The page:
Unemployment is a tricky thing. Searching for work really is a full-time “job”. It’s easy to get burned out, so an outlet of some sort is always beneficial. My outlet this past fall was getting out of Dodge…or the suburbs, rather. I’d jump in the truck and search for dirt as quickly as possible, leaving any stress back on pavement.
At first, my outlet was a handful of spots where I’d return time after time to relax and unwind. Over time, all that sitting began to evoke a lot of thought and therefore returning stress, so I found myself visiting my good ol’ pasttime of driving. At first it was little challenges. How long can I spend off-pavement (legally) in the time I have before needing to head back home? You see, I’ve spent many years doing basically the opposite of this. I know well or have vaguely forgotten virtually every smoothly paved road within 100 miles that has more than a couple nice curves. I’ve explored and heel-toe down-shifted into just about every one of those curves. I never paid much attention to the gravel, dirt, and mud I often rolled past…until now.
Quickly I was amidst an in-depth mapping project to find and document unpaved roads and trails in the area. Some of these areas needed to be shared, so I started putting together a route. The route grew and grew. It became too much for a single day, so the logical response was to integrate a spot to camp overnight. The great camping spots along the way were of the primitive sort, so it would have to be just me and the munchkin. And since the munchkin would be coming, I might as well make this a bit of a scavenger hunt, to keep his eyes up and outside during the long drive instead of reading or coloring. He’ll love filling in the answers. Event planning was in full force, and the first Back Road Nomad Tour (BRNT) was born.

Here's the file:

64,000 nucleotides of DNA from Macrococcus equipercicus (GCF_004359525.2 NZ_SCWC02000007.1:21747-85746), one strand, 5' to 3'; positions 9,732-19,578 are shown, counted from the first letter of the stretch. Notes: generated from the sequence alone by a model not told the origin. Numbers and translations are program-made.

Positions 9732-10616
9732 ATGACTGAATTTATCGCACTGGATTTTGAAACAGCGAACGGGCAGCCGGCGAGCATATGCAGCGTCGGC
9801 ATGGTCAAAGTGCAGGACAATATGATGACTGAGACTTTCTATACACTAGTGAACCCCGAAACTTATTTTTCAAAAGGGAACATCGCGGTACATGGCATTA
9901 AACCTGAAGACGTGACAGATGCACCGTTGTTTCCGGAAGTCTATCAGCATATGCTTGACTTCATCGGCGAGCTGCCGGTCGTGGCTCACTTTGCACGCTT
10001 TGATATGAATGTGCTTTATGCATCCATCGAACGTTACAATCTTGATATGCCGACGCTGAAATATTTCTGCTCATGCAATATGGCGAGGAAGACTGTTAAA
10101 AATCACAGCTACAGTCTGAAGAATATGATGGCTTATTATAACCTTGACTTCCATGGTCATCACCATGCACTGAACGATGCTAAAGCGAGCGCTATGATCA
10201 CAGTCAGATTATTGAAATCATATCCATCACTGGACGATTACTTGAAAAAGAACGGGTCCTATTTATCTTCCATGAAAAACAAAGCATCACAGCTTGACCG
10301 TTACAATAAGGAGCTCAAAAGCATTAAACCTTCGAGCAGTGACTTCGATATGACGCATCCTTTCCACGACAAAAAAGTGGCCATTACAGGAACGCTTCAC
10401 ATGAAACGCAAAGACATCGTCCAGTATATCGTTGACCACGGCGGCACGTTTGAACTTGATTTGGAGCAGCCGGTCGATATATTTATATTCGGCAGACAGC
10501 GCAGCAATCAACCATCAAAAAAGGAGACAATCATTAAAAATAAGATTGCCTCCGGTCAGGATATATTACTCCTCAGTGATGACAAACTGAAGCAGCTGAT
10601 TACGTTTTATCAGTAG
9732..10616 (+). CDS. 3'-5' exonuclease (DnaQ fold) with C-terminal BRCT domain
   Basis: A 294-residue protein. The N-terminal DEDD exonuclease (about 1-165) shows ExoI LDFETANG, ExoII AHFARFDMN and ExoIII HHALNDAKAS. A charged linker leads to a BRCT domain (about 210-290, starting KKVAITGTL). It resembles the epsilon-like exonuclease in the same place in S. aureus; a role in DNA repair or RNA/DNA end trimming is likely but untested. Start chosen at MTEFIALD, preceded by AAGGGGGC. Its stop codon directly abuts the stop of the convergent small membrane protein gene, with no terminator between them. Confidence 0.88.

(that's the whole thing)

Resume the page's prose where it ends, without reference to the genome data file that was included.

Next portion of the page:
I kept the invitations to small group of people who I knew would provide good feedback and not be idiots. The participants were coming from all over, so I figured I’d give the option of also camping the night before at Erwin Park. It is a city park at the edge of the DFW sprawl. That soon won’t be the case unfortunately.
The day came, and even with limiting the group size to 5 or 6 rigs, I quickly came to recognize during “crunch-time”, that I have a lot to learn about efficiency. Packing efficiency to be exact. While I was first to camp in order to pitch a tent/reserve our spot, I still hadn’t packed. By the time I made it back (only 5 minutes from my house, mind you), darkness had fallen, and the most efficient of the group had already arrived in their Jeep WJ, popped the rooftop tent (RTT) above the customized WWII-era trailer, and was fully in relaxation mode with a beverage. Shortly after, another arrived in his immaculate LX460, a.k.a. the 5-star Land Cruiser, and flipped open his RTT. The last finally made it in later that evening with the stature only a modded Jeep Wrangler Unlimited (JKU) can present, effortlessly announcing itself the boss of the trails. Luckily the driver didn’t carry the same ego. He and his buddy were quickly set up with a small backpacking style tent and a hammock. The evening flew by. I realized it was late, scrambled to get the munchkin to sleep, chatted by the fire some more, and we all crashed.